Jomo Kenyatta

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Jomo Kenyatta (1894 — August 22, 1978) was the first prime minister (1963–64) and then president (1964–78) of Kenya. Kenyatta left the East African highlands in 1920 to become a civil servant and political activist in Nairobi. He opposed a union of the British colonial territories of Kenya, Uganda, and Tanganyika. In 1945 he helped organize the sixth Pan-African Congress, attended by such figures as W.E.B. Du Bois and Kwame Nkrumah.
In 1953 he was sentenced to a seven-year prison term for directing the Mau Mau rebellion, though he denied the charges. In 1962 he negotiated the constitutional terms leading to Kenya’s independence. As its leader he headed a strong central government, rejected calls to nationalize property, and made Kenya one of the most stable and economically dynamic African states. Critics complained of the dominance of his Kenya African National Union (KANU) party and the creation of a political and economic elite.

Throughout the 1920s Jomo Kenyatta immersed himself in the movement against a white-settler-dominated Kenyan government. As a member of the Kikuyu people, he traveled to London in 1929 to protest the British government’s recommendation that its East African territories be more closely united at the expense of Kikuyu interests. He successfully stalled plans for the union.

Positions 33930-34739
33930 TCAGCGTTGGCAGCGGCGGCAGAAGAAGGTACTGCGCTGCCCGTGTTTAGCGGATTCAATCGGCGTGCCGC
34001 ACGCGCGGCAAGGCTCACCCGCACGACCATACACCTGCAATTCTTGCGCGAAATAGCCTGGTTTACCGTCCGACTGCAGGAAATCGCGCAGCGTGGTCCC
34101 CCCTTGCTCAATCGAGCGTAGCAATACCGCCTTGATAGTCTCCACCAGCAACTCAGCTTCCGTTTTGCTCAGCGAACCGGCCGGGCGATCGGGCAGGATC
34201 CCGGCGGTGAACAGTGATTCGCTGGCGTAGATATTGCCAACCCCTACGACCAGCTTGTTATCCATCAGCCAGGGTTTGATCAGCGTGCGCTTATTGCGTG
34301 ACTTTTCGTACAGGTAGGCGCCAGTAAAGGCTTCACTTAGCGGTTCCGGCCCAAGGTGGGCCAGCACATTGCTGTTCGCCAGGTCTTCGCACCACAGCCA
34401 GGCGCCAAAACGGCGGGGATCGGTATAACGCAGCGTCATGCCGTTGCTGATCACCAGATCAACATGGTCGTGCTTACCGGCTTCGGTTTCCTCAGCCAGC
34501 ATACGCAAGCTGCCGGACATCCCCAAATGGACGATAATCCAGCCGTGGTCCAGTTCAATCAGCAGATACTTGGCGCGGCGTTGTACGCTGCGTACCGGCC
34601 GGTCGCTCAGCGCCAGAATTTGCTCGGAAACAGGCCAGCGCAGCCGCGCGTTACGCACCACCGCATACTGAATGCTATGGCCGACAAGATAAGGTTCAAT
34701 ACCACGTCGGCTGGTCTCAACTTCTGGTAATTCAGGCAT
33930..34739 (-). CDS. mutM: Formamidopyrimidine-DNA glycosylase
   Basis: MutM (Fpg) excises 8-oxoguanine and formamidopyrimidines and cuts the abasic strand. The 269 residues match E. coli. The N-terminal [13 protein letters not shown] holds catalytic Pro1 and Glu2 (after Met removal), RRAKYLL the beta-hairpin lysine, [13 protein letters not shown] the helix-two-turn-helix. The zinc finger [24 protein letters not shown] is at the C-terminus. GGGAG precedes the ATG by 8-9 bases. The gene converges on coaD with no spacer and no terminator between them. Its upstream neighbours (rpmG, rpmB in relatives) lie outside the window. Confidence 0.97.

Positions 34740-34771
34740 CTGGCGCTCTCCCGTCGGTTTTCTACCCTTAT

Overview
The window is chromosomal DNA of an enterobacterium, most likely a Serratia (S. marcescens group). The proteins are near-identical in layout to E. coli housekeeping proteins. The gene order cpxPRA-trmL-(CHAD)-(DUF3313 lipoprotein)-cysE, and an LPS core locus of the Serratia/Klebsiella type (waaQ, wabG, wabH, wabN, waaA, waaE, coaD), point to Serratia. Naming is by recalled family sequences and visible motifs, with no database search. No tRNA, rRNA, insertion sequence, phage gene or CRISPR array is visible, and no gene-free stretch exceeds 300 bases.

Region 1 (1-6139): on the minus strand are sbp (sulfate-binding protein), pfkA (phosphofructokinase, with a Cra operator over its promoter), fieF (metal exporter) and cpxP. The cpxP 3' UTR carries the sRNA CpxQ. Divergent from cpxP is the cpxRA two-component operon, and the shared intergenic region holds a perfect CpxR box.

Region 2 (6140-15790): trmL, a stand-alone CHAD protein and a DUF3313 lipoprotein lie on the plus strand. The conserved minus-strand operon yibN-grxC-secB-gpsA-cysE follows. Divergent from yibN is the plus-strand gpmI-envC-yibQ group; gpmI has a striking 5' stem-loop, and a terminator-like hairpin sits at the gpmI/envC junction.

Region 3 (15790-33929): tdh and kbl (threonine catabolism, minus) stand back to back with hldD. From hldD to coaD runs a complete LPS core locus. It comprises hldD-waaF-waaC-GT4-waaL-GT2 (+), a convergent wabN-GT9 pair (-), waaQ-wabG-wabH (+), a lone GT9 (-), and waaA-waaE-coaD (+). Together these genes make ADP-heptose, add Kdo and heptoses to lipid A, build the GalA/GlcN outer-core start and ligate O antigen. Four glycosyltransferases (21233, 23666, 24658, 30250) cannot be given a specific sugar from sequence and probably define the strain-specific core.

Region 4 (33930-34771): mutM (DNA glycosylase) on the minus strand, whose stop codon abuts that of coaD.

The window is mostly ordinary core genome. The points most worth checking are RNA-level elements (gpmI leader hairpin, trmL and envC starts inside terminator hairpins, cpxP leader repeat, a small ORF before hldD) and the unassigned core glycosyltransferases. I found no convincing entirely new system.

Although he initially appealed to all sectors of Kenya’s population, appointing members of government form various ethnic groups – he did this more to avoid the development of an ethnically based opposition. But the central core of his government was strongly Kikuyu in makeup. KADU merged with KANU on 10 November 1964, Kenya was now effectively a one-party state with Kenyatta in charge. Kenyatta also sought to gain the trust of the white settlers of the Central Highlands. He outlined a programme of conciliation, asking them not to flee form the country but to stay and help make it an economic and social success. His slogan for these early years of his presidency was Harambee! – a Swahili word which means ‘let’s all pull together’. Kenyatta’s legacy, corruption notwithstanding, was a country which had been stable both politically and economically. Kenyatta had also maintained a friendly relationship with the West, despite his treatment by the British as a suspected Mau Mau leader.